Trippier, 27, has emerged as arguably England’s best player at the tournament, and has already been talked of as the best right-back at this World Cup. His ability at corners and free-kicks has largely been hidden by Christian Eriksen’s superiority at Tottenham, but have been England’s most potent outlet out in Russia. Not so much Bend It Like Beckham as Twist It Like Trippier.
While anyone who has hit so much as a half-decent set-piece since the mid 2000s refers to the influence of Beckham or Pirlo, Trippier revealed his older brother, Kelvin Lomax, was the footballer he always wanted to emulate. Beckham spent his childhood kicking a ball around a field near his house alone, but Trippier had his brother, four years his senior, to knock about with.
“I just played with my brother because when I was younger my brother was playing for Oldham, he was in League One and League Two, and he’s the one I looked up to,” Trippier said ahead of tomorrow’s quarter-final against Sweden.
“I used to go and watch him every week, watching his training sessions at Oldham, playing there, kicking it against the wall. I just looked up to my brother because he was a professional and he was the one I wanted to follow.
“Unfortunately, he is not playing now but he’s the one who has helped me a hell of a lot. He was a full-back. He was a right-back and left-back. He played a few games in the Football League and he’s had a big impact on my career.”
Trippier’s career, like so many of Gareth Southgate’s England squad, has not had a straight, upward trajectory to success. At nine-years-old, he joined Manchester City’s academy, where the quality of his crossing was worked on endlessly with youth coach Steve Eyre, who he still speaks to every week and was a guest at his wedding, in June 2016.
“My delivery is something I always used to work on,” Trippier said. “Me and Steve used to stay behind for ages after more or less every session. You can always improve on everything, and crossing was the one I really wanted to work on.
“At Platt Lane in the youth team we just used to stay out and practice and practice. There are a lot of people I need to thank for my journey to get here and he’s one of them.
“I used to watch Beckham and Pirlo, players like this, over their careers – they have got a fantastic right foot on them and everyone knows that. Beckham was the one I always looked up to – the technique, his crossing, on the move or set pieces. He’s the one I used to look up to on crossing the ball.”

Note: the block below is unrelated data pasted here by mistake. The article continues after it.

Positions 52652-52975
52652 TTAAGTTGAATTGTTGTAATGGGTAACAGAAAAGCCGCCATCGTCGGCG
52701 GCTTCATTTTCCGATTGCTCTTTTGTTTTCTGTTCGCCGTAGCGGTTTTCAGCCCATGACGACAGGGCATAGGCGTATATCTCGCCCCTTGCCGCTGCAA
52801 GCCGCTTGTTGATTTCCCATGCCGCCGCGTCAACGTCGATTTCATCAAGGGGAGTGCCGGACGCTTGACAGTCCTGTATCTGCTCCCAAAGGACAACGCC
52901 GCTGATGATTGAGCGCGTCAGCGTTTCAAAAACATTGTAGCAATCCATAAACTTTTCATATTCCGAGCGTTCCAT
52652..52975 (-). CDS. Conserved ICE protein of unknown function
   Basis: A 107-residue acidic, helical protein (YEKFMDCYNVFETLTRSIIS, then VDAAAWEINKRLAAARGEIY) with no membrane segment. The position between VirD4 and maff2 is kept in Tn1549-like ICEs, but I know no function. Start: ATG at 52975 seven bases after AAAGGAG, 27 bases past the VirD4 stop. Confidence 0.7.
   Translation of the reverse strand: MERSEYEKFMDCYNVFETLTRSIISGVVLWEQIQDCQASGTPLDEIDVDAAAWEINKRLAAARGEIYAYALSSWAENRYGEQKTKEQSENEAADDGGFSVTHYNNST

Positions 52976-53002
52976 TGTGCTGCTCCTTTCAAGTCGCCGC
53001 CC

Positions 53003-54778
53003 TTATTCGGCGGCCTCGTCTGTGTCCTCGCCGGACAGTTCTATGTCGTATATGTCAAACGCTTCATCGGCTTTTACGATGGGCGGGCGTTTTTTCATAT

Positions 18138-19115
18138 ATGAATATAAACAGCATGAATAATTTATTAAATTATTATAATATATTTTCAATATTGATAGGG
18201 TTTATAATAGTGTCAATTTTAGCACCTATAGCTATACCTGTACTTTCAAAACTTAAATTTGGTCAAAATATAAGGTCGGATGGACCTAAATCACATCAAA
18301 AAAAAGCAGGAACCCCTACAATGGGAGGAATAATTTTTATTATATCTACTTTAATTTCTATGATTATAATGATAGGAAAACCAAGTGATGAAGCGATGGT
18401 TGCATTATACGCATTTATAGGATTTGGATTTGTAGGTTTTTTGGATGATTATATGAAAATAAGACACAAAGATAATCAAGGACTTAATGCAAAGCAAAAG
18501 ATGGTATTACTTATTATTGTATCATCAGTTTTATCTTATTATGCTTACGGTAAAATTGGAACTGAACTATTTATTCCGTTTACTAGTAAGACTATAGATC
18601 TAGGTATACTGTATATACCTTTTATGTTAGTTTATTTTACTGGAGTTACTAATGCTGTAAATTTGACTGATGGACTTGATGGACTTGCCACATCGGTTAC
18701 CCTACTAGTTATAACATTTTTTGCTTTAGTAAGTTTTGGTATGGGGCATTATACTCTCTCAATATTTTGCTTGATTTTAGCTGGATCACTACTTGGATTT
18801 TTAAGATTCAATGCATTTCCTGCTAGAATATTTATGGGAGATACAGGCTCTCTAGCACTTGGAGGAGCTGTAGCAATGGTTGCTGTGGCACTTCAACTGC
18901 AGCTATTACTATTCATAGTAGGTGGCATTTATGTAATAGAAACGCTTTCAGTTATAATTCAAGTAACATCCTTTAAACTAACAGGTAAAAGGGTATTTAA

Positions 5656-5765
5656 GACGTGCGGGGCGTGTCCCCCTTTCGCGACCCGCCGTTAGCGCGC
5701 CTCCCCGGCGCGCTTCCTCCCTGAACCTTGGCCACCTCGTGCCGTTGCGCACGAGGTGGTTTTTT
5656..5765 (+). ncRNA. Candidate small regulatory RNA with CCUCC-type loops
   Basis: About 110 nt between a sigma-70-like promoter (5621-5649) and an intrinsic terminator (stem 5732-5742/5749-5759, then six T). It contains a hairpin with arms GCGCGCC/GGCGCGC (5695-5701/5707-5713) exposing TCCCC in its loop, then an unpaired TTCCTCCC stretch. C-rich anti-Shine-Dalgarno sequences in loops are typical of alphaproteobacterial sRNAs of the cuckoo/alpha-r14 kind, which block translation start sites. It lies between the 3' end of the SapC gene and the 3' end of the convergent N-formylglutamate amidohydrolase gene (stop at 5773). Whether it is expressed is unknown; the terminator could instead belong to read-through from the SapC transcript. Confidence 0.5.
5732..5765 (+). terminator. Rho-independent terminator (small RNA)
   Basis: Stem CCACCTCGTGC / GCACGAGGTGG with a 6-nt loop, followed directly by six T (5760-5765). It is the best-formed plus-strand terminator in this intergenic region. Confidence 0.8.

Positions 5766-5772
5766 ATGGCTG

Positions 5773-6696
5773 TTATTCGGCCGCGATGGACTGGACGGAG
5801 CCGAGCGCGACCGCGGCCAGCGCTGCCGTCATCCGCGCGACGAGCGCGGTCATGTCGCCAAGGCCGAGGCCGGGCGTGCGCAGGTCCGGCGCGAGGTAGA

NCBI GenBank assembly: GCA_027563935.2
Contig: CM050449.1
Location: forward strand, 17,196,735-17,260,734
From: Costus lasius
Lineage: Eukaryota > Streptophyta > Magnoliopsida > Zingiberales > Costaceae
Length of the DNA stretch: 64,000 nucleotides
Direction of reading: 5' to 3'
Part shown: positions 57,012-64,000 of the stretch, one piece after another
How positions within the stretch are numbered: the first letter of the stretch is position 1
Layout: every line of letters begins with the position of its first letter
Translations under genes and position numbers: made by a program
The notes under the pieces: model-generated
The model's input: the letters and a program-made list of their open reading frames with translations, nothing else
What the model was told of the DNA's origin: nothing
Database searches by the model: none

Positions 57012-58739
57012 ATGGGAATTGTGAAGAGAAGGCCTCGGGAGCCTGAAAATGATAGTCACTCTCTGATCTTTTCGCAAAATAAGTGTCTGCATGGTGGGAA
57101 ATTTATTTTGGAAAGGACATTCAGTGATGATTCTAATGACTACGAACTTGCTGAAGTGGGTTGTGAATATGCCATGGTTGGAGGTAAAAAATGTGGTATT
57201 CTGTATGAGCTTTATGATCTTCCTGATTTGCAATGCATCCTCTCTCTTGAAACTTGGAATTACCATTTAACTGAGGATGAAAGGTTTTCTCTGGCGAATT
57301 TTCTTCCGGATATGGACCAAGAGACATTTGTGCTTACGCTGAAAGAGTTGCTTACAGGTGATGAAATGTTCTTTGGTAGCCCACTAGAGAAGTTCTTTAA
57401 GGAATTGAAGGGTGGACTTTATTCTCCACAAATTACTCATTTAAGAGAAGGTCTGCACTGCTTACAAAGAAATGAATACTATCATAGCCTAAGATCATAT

As a teenager, Trippier was a winger, and competed in athletics for his schools, particularly in running, hence the lungs to get up and down the right flank all match long. Yet despite signing his first professional contract at City and joining the first team on a preseason tour of America in 2010, it did not work out. Loan spells at Barnsley and Burnley turned into a permanent move to the latter, where he established himself as a standout full-back and earned the move to Spurs three years ago.
Now he is starring for England at a World Cup, where only Brazil’s Neymar, with 16, and Belgium’s Kevin De Bruyne, on 13, have created more chances than Trippier’s 12. “Somebody mentioned that to me – not bad for a Bury lad!” he said. “The formation is perfect for me – I can get forward as much as I can and try to get the crosses in and help my team as much as I can. If I manage to help them I am delighted.”
Dele Alli, meanwhile, is fully fit to face Sweden tomorrow but Southgate will make late calls on the rest of his injured players.
Alli, who missed two group matches after straining his thigh in the opening game against Tunisia, still had his thigh strapped during the last-16 match against Colombia and appeared to struggle at times. “I think the extra couple of days were really helpful for him,” Southgate said.
Striker Jamie Vardy is increasingly unlikely to be ready to face Sweden, however, due to the groin problem he picked up against Colombia.
Ashley Young, who was substituted in Tuesday’s match with an ankle issue, and Kyle Walker, who had severe cramp, will be assessed today.